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Robot will join Antarctic meteorite search

Researchers from two adventuresome programs in planetary science will meet on an Antarctic ice field in January to
test the capabilities of a Volkswagen-sized robot to find and track locations of meteorites.

Meteorite hunters from Antarctic Search for Meteorites (ANSMET), a National Science Foundation polar program,
will join robotic scientists from Carnegie Mellon University’s Robotic Institute. Ralph Harvey, a planetary geologist
at Case Western Reserve University, directs ANSMET’s exploration operations in Antarctica.

Nomad, a four-wheeled robot, was developed with support from NASA’s Cross Enterprise Technology Development

The principal investigator is William (Red) Whittaker, Carnegie Mellon University’s Fredkin Research Professor of
Robotics. Dimitrios
Apostolopoulos, a systems scientist at Carnegie Mellon, is the project manager.

The Robotic Institute developed Nomad for NASA to undertake planetary science research on Earth as an analog to
exploring Mars or the Moon.

ANSMET, which has collected more than 10,000 meteorites over the past 23 years and makes specimens available to
researchers around the world, will meet Nomad and its operators on the Elephant Moraine, a meteorite collection site
on the east Antarctic plateau.

The robot will be transported by helicopter to the site approximately 200 miles northwest of the United States’
McMurdo Station on the Antarctic coast. It is a site where Nomad, using Global Positioning System (GPS) tracking to
mark a meteorite’s location, can pick up the satellite signals on the horizon above the equator.

The joint exploration will take place after ANSMET completes this year’s search. Harvey left Cleveland November 17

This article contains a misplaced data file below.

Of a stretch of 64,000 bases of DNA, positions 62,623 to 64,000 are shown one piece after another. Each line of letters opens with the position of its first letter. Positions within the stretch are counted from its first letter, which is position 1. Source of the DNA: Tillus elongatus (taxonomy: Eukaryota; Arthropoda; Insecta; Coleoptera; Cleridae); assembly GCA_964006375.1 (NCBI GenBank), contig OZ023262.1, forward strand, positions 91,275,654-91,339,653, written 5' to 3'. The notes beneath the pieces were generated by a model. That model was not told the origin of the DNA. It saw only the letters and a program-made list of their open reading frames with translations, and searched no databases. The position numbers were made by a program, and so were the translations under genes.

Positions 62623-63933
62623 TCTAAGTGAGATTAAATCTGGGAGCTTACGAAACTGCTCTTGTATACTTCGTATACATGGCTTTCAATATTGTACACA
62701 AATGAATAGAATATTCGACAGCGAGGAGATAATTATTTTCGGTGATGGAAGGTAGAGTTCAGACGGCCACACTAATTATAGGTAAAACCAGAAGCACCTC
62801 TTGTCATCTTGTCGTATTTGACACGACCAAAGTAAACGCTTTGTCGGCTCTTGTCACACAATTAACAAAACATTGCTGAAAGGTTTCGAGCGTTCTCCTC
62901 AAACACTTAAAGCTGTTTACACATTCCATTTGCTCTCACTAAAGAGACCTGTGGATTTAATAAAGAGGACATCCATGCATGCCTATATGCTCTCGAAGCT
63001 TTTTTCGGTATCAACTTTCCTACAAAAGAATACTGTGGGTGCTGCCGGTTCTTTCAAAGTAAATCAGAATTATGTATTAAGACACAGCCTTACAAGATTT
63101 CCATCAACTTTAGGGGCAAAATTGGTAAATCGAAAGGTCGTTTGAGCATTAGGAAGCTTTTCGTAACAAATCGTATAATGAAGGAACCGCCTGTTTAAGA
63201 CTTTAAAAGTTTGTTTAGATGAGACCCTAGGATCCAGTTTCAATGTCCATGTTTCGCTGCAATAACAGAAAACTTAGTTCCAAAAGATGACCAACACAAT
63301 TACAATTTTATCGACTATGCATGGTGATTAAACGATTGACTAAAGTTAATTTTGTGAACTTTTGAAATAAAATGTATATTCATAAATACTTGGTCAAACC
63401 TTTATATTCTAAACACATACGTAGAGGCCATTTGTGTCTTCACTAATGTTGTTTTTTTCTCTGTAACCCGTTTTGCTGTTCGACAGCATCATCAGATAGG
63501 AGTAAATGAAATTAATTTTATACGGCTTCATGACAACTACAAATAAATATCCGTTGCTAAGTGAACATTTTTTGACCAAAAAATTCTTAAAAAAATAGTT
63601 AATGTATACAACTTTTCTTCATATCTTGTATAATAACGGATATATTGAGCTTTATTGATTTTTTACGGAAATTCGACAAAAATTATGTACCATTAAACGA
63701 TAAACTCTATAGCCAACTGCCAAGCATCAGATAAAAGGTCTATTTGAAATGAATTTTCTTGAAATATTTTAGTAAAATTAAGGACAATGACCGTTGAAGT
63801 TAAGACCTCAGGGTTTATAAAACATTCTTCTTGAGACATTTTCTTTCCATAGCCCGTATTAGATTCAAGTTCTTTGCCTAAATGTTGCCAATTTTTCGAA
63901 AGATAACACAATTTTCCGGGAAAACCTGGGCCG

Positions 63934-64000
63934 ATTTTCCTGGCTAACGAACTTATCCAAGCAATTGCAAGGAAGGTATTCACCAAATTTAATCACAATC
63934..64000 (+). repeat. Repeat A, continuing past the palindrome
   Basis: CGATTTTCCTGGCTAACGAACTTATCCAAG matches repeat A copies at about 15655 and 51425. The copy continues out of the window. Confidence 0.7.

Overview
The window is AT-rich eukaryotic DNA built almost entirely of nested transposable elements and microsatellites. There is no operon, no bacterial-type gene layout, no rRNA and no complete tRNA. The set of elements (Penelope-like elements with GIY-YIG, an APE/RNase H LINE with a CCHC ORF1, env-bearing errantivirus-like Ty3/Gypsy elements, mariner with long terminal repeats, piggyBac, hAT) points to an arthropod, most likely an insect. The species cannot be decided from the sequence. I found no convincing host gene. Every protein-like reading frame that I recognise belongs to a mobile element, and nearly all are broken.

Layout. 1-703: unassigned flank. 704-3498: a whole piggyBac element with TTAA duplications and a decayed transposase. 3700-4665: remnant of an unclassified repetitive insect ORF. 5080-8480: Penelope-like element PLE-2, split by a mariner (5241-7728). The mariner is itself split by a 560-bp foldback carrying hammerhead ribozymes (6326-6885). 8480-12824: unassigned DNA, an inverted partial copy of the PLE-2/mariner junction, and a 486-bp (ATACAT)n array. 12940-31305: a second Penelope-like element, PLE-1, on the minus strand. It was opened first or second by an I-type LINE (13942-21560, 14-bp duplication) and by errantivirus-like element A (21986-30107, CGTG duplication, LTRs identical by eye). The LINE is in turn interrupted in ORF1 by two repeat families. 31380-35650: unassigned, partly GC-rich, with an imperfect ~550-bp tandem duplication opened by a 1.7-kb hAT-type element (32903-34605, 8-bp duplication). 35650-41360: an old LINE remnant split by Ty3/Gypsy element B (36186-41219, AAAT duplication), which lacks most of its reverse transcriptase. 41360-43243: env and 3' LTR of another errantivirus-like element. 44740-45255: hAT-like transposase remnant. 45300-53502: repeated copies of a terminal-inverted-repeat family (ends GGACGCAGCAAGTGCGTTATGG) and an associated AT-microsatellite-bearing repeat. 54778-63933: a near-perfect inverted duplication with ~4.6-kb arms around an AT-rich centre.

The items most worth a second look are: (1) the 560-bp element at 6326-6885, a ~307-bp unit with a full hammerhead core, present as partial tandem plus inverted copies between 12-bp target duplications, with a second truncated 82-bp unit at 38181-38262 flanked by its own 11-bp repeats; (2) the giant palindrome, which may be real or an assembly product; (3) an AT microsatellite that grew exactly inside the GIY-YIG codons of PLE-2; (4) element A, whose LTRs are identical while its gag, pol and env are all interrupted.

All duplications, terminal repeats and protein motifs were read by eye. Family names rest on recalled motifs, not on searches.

for target searches at Foggy Bottom near the Beardmore Glacier, Goodwin Nanataks, and MacAlpine Hills
approximately 600 miles south of Elephant Moraine. ANSMET and the Nomad teams will link up at McMurdo Station in
mid-January for the joint expedition.

ANSMET surveyed Elephant Moraine 15 years ago, but used older search methods that did not recover all meteorites
from the site. During a short visit to the site in 1996, Harvey says they found six meteorites in 30 minutes,
suggesting that this will be an ideal area for Nomad’s first autonomous foray.

“Nomad will fill the stereotypical role of the robot cleaning up after the humans,” explains Harvey. “Robots don’t lose
their concentration and are happy to do jobs that are repetitive and difficult, allowing humans to do something else
that might be more exciting and profitable. This is a great opportunity for Nomad and ANSMET.”

This field has yielded some past treasures, including more than 2,000 specimens on seven previous visits. One
important specimen found is EET97001, the first meteorite determined to be of unambiguous Martian origin.

According to Harvey, the site gets its name for its resemblance to the features of a small elephant with an enormous
tapering trunk. The Nomad and ANSMET researchers will search for meteorites in the area at the end of the trunk.

“If Nomad finds meteorites that we might not recover otherwise, because other sites have a higher priority, then this
is a great boon. Nomad will be doing real work on behalf of ANSMET and the planetary materials community, rather
than simply demonstrating some technology,” says Harvey.

In preparation for this year’s trip, Nomad made trips to Patriot Hills’ blue ice field in Antarctica in 1997 and 1998
to learn to maneuver in Antarctica’s fanciful weather and to distinguish Earth rocks from extraterrestrial ones.

The Elephant Moraine will give Nomad varied experiences, from fields with few objects on the thousand-foot-thick
ice sheet, to places where a 100,000 rocks have been pushed together by an encroaching glacier.

Nomad can identify rocks with magnet sensors as well as optical sensors. It has been programmed to search for
meteorites by size, texture, and color, and to learn as it goes.

“We’re not at the point where John Henry takes on the steam engine. This is not about replacing humans with robots.
Instead, it is a neat exercise where robotic technologies and autonomous robotic behavior act in concert with human
skills and behavior,” says Harvey.